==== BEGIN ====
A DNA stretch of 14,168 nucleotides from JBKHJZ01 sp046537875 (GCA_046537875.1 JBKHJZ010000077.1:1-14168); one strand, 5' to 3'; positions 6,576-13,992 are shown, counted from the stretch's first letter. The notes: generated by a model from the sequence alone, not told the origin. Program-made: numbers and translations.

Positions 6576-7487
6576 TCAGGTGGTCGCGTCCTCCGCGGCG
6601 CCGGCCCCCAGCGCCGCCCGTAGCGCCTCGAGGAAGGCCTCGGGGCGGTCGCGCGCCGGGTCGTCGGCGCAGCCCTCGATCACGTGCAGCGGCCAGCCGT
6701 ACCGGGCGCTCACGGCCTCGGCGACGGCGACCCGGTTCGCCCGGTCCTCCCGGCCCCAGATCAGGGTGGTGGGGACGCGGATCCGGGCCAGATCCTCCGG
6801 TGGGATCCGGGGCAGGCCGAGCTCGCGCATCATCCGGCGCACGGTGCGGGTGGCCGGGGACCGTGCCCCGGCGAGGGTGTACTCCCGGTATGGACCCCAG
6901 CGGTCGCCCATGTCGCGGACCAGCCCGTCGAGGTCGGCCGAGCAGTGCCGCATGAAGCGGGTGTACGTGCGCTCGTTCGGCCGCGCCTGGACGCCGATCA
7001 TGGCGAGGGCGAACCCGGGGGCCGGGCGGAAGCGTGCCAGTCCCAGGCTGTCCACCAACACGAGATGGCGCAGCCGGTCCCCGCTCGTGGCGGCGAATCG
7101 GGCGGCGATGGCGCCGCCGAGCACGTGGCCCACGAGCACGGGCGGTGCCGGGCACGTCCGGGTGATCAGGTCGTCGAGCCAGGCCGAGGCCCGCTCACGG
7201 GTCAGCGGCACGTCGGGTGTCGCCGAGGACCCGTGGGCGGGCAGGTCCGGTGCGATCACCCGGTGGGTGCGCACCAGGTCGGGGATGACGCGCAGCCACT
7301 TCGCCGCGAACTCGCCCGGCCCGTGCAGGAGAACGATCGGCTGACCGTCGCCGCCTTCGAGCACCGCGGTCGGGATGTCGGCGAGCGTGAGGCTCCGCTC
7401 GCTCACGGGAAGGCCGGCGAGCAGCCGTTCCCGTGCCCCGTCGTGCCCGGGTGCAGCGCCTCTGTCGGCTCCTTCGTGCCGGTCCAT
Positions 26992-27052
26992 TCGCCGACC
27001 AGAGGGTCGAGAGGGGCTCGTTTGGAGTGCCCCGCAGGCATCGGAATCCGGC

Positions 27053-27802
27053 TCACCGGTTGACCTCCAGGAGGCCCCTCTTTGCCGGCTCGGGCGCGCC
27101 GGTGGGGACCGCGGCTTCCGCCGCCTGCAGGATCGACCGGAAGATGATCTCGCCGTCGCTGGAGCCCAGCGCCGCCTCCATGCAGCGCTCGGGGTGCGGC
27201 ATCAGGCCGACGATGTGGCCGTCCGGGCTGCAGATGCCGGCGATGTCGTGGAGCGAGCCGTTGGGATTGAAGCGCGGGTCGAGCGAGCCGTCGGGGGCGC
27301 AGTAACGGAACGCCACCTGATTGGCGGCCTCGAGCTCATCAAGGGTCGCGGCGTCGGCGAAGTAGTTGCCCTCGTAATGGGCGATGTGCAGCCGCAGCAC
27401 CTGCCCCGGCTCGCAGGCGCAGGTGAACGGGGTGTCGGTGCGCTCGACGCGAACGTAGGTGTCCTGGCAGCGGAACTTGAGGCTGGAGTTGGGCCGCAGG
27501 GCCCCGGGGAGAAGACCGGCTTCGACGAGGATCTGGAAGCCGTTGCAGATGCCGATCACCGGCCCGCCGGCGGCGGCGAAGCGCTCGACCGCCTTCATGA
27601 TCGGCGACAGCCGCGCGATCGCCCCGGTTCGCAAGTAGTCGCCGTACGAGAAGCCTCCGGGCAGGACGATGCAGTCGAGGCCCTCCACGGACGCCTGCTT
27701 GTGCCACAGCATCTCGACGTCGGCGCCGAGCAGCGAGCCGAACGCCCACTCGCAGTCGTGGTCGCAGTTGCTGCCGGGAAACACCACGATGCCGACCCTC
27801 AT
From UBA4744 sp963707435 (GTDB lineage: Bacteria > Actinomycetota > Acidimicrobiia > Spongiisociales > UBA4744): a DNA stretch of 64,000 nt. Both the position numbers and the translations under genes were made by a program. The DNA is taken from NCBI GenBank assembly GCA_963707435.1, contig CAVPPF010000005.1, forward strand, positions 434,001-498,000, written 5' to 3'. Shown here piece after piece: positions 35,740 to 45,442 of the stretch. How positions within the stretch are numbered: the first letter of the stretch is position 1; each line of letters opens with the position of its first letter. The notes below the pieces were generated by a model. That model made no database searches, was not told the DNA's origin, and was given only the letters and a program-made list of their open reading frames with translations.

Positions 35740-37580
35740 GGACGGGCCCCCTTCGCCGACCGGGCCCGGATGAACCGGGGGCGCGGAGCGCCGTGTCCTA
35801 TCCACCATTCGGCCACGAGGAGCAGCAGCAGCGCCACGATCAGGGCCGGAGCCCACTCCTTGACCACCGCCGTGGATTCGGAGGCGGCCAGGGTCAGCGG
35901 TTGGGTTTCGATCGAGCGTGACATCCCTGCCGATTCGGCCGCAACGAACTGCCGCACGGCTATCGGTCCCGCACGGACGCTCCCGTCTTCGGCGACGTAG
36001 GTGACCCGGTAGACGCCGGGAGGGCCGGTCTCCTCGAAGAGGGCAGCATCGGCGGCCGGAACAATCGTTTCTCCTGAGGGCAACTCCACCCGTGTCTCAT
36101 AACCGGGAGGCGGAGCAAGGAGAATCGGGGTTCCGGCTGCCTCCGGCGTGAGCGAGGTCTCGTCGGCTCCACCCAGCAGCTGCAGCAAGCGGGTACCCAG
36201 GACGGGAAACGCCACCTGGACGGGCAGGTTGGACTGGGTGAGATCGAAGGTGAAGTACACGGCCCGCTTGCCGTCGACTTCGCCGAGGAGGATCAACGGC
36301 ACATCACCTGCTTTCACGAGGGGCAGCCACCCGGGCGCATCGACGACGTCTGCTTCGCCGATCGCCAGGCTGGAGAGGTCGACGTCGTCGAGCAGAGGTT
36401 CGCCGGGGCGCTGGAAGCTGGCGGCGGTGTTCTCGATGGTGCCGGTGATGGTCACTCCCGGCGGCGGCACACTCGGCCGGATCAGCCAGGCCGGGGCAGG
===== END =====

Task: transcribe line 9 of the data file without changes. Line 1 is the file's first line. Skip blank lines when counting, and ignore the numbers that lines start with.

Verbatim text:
7101 GGCGGCGATGGCGCCGCCGAGCACGTGGCCCACGAGCACGGGCGGTGCCGGGCACGTCCGGGTGATCAGGTCGTCGAGCCAGGCCGAGGCCCGCTCACGG